[The rest is picked up verbatim from the email:]

    The second example is interesting but for a different reason–it presents to particular context where I have encountered “mined” for “minded”–specifically, “mined it” for “minded it” (sort of, “mine didit”), something that I believe I’ve heard quite frequently, actually. Note that there may be a different phonetic issue here from the one [AZ] present[ed]–basically dropping a falsely-redundant syllable (that is, interpreting a perfectly legitimate repetition as a redundancy). Even in the simple present tense form this would be similar: e.g., “I don’t mind it” –> “I don’t mine it”. This would make for a slightly different 2-step process that leads to your third group of examples–almost the opposite direction of the process you give (first treating the past tense, then analogizing the present tense/infinitive/base form).

    [additional comment:]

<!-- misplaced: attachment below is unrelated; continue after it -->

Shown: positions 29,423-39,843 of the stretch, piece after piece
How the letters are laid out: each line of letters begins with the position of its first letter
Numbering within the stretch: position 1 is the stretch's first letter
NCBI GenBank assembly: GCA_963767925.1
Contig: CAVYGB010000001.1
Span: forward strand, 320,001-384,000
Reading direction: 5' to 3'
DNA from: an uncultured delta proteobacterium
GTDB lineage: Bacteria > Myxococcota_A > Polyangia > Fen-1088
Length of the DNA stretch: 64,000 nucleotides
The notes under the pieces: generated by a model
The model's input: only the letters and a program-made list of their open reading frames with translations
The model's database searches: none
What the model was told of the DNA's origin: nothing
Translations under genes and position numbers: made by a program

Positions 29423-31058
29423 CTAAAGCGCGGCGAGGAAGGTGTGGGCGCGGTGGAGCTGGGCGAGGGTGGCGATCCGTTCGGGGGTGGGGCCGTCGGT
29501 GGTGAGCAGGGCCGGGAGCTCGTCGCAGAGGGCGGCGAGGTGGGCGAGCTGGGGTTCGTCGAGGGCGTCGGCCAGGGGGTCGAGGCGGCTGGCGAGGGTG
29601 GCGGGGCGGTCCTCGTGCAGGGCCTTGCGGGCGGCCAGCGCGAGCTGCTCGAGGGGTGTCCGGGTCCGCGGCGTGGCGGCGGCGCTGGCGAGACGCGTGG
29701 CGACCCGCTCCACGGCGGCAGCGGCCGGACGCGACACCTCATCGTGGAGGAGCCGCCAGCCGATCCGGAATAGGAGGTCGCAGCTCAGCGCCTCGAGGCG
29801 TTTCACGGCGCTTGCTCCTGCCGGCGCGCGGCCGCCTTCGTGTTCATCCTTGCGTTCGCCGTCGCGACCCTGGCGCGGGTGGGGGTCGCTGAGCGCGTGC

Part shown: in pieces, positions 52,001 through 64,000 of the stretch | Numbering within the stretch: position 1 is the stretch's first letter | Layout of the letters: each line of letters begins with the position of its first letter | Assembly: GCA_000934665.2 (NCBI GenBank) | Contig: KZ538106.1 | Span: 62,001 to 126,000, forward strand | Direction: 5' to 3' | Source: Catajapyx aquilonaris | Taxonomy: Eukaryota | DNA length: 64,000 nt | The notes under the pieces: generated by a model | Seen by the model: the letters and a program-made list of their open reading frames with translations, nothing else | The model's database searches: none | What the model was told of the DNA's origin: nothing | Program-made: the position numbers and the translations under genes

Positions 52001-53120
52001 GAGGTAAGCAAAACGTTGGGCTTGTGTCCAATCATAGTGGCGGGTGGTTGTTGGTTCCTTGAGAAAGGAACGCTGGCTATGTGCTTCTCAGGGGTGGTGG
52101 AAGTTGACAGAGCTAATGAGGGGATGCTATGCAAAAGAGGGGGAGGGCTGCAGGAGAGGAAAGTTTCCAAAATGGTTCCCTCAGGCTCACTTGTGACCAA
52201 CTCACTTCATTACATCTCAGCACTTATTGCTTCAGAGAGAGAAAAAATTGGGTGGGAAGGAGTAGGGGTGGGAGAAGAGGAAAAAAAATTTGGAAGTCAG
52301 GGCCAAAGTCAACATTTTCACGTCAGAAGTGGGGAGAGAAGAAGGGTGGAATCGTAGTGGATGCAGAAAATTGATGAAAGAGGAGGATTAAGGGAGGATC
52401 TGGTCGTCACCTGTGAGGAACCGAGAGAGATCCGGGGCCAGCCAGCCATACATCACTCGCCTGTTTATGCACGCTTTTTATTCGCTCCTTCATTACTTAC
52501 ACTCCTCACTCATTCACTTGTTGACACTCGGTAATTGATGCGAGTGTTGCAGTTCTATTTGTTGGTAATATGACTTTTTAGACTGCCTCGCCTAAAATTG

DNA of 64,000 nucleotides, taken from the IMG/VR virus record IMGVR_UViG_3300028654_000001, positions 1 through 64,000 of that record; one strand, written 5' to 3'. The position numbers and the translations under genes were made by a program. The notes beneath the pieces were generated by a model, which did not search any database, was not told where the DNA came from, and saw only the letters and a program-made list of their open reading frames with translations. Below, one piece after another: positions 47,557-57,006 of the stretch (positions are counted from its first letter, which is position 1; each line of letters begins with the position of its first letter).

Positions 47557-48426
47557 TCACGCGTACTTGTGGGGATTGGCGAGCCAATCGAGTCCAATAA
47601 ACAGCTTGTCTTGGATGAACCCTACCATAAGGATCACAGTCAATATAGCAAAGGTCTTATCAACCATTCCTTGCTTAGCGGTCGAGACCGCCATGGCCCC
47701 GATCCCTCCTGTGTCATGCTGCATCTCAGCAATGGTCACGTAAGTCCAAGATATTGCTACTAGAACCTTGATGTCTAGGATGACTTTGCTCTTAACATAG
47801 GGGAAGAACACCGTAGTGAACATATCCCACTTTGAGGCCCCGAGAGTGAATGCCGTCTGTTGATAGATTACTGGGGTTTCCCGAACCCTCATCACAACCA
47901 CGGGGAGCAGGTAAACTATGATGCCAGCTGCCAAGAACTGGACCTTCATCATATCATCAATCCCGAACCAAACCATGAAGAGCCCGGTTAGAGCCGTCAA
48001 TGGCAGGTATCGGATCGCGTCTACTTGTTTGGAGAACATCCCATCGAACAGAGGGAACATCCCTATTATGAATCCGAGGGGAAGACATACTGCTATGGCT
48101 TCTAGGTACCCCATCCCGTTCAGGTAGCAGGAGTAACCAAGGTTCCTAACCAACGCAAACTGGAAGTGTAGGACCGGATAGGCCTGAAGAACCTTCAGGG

Perhaps the syllabic collapse is too broad of a concept here. Perhaps it’s just an unstated rule that multiple instances of d/t (whether separated by vowels or not) collapse to shorter strings involving d/t (especially when assisted by a nasal preceding it). Without more evidence, it is not an easy thing to track. And it would have been nice to have a similar m/b/b/b string to go with the n/d/d/d string here (or some b/p combination vs. d/t combination). Perhaps there are more -ind words that may lead to similar situations where the corresponding -ine word does not exist or makes no sense at all in the same context (bind, rind, kind, grind, find are the only ones that come to mind and “bind” is the only one that would have worked–if it were regular). But why stop there? Why not look for -aund (bound, ground, found are interesting for yet another reason; but there is also sound, round, rebound, mound, astound, pound, hound–all as verbs).